In my final semester of my graduate degree at The Harvard Kennedy School, I’m taking this opportunity to reflect back on what I have learnt, what I have absorbed, what I have not learnt and just simply, trying to make sense of it all.
A long many years ago, Ashley Tellis, senior fellow at the Carnegie Endowment who I worked with as a Junior Fellow) had advised me: “In graduate school, don’t try to become a subject matter expert. Just learn how to think.” Looking back, he was bang on. Graduate school in a lot of ways seems to be about “frameworks” and “tools” with some amazing opportunities for knowledge gathering thrown in. And in the process, I think most students graduate being a lot more thoughtful and mature, and more importantly, capable of making sense of what previously seemed incomprehensible. So as I look back at my MPA degree, I have tried to identify key themes and takeaways from my coursework, projects, study groups and even events that I have pursued or attended at HKS (and Harvard broadly). It still isn’t all fully coherent in my head, but I figured I should now be more capable of making sense of what previously seemed incomprehensible!
Theme 1: The Science and Art of (Domestic, Foreign and Economic) Policy-Making
Courses and Work: Counter-terrorism, Law and Policy Making; Modern Diplomacy; U.S. Congress & Lawmaking; National Security Law; War, States & Intervention; Leading Cities; Why are so many countries poor,volatile and unequal?; Management, Finance and Regulation of Public Infrastructure; Worked in the Government of India
Key skills/aspects learned: policy analysis, memo writing, managing the policy process, policy implementation, and deep dives into policy areas
Most of the courses in policy-making (esp. Modern Diplomacy and Counter-terrorism) really helped me lay out a simple framework for policy analysis and recommendations: summarize key facts and the overall scenario, identify strategic objectives and interests for all parties involved, lay out different potential scenarios and then present your recommendations backed with the right analysis.
On the other hand, U.S. Congress & Law-making as well as the Public Infrastructure class really helped me understand the dynamics of managing the process of policy making itself (from managing multiple stakeholders to structuring deals).
Leading Cities, taught by two ex-mayors (those of DC and Indianapolis), was really a course laden with war stories about the implementation of policies at the city level, while Wars, States & Intervention really heightened my awareness and consciousness about the devastating impact policy decisions (or their bad implementation) could have on the people involved. Finally, National Security Law provided a legal perspective on the issues that I had been looking at purely from a policy perspective.
As an Economics major, I consciously decided not to delve too deep into Economics at HKS, but the course on Why are countries poor… really got me into the weeds of economic data and the drivers of economic development and divergence/convergence of development paths of different countries. Interestingly, the concept of the product space and economic complexity being a key determinant of economic development really jived with me – especially with the technology and product immersion I have undergone as an entrepreneur in recent years in India.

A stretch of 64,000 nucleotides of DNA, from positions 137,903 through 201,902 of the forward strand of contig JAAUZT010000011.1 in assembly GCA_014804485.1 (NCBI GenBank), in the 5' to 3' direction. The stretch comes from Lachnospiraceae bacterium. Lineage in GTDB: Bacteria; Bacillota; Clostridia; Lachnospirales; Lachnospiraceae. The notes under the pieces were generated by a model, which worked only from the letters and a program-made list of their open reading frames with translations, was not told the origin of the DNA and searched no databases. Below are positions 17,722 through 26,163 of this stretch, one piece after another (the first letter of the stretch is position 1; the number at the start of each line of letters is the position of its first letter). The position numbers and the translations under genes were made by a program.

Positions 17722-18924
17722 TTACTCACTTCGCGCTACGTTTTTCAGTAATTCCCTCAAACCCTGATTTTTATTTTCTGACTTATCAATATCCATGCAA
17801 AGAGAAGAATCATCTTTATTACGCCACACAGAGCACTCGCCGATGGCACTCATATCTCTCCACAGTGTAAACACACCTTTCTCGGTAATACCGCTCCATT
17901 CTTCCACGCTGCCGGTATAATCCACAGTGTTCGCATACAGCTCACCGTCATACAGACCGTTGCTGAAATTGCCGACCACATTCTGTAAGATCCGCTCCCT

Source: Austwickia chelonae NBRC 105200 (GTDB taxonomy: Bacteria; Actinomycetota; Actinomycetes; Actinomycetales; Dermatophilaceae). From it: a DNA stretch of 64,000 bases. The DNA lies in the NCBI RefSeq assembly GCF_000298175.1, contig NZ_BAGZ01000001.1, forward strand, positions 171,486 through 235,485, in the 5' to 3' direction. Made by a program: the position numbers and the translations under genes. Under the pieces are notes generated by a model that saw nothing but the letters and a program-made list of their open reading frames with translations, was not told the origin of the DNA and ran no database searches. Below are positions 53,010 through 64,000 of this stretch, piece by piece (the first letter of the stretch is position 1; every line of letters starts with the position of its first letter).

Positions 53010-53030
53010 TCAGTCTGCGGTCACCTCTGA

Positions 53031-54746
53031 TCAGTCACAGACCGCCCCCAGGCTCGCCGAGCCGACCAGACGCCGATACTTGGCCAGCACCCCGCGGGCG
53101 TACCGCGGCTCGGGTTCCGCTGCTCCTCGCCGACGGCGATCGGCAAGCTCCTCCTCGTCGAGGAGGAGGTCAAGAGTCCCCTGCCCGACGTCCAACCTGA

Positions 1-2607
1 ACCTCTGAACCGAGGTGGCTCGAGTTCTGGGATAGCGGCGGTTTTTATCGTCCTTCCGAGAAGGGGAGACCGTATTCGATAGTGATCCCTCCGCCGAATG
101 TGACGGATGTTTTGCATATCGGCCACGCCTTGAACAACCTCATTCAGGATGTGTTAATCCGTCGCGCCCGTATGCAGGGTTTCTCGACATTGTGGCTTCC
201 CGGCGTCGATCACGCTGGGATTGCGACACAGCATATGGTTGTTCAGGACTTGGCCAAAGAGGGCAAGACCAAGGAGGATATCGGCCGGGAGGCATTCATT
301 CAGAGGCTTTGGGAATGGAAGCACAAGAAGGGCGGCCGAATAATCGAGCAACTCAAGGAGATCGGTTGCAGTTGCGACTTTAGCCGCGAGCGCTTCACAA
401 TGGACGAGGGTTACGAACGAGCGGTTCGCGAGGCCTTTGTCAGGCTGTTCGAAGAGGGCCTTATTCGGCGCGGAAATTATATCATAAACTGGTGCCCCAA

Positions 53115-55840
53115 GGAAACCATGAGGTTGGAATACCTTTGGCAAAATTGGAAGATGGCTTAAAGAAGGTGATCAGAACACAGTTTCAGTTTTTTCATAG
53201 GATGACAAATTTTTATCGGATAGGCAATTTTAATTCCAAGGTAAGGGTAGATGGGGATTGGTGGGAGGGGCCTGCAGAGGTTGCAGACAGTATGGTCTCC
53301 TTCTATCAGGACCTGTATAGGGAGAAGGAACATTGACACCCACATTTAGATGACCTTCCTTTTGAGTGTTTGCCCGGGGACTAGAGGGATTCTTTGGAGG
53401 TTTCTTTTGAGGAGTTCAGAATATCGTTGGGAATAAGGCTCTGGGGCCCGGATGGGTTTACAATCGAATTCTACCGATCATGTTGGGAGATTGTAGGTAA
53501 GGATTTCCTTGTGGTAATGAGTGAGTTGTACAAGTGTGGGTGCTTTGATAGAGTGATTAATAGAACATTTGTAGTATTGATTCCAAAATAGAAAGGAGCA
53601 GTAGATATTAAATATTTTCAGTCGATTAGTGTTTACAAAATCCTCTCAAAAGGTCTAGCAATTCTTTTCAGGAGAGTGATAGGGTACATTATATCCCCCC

Theme 2: Managing Political Campaigns/ Technology and Politics
Courses & Study Groups: Politics, Money & the Internet; Media, Politics & Power in the Digital Age; The Making of a Politicians; Running a Campaign; Inside the Victory Lab: Using Data, Experiments and Analytics to Make Campaigns Smarter; Behind the Scenes of a Presidential Campaign; Competing with Social Networks; Technology and Strategy; The Online Economy; Polling in the Real World: Using Survey Research to Win Elections and Govern; Project on Elections, Data and Transparency
Key skills/aspects learned: campaign management, data analytics, social media, building volunteer networks, fundraising, communication, campaign team building, poll and survey drafting and analysis, building platforms.
Politics, Money & Internet, along with Media, Politics & Power, and Inside the Victory Lab, all have helped me understand the workings of campaigns – specifically their use of field forces, fundraising, messaging, media, press, voter mobilization, and analytics. The Project on Elections and Data similarly has emphasized the value of data in managing campaigns. On the other hand, The Making of a Politician, Running a Campaign and Behind the Scenes have provided great overviews of how election campaigns are run and how candidates execute their campaigns with the help of teams. Finally, the Polling class really helps you see surveys and polling in a different light – these can really make the different between a candidate who gets the pulse of the people and one who doesn’t!
Competing with Social Networks, Technology and Strategy, Online Economy, and to some extent, Media, Politics & Power were really survey courses to understand the technology industry and its evolution and the strategic choices tech companies face. The case studies really illustrate and drill home the fundamental nature, laws and characteristics of technology and the internet, and the opportunities and challenges that come with it.
Theme 3: Leadership, Communications, and Negotiations
Courses: Exercising Leadership: The Politics of Change; The Negotiation Workshop; Arts of Communication Workshops; Public Narrative: The Story of Self, Us and Now; Becoming a Leader
Key skills/aspects learned: Negotiations, systems analysis, group dynamics, speech writing/ crafting narratives, fundamentals of communication, mobilization, various aspects of leadership, ethics